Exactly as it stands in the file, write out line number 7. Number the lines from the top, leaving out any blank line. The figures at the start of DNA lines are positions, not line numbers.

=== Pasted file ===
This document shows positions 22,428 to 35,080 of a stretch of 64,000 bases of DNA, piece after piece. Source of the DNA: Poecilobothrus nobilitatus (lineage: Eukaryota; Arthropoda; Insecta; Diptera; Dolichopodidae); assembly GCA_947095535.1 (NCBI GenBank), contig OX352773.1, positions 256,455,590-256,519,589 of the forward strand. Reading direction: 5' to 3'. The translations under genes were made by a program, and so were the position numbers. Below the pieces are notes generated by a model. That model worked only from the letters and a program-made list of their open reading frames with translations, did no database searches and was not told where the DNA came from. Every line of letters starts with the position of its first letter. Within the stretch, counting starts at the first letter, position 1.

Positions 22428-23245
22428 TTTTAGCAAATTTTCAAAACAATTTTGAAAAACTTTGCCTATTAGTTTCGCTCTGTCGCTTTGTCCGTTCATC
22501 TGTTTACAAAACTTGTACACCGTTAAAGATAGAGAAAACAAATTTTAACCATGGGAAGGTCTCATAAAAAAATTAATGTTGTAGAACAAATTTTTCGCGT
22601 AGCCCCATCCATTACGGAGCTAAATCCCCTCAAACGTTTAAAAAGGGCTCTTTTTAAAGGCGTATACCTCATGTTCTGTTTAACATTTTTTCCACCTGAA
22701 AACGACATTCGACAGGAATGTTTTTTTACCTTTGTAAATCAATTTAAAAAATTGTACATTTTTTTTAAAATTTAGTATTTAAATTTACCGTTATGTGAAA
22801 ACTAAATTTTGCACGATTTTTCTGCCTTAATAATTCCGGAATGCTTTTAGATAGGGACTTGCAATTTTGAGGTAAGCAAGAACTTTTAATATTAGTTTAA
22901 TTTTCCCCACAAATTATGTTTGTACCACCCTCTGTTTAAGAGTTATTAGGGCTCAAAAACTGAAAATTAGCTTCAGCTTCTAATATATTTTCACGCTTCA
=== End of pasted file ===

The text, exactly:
22801 ACTAAATTTTGCACGATTTTTCTGCCTTAATAATTCCGGAATGCTTTTAGATAGGGACTTGCAATTTTGAGGTAAGCAAGAACTTTTAATATTAGTTTAA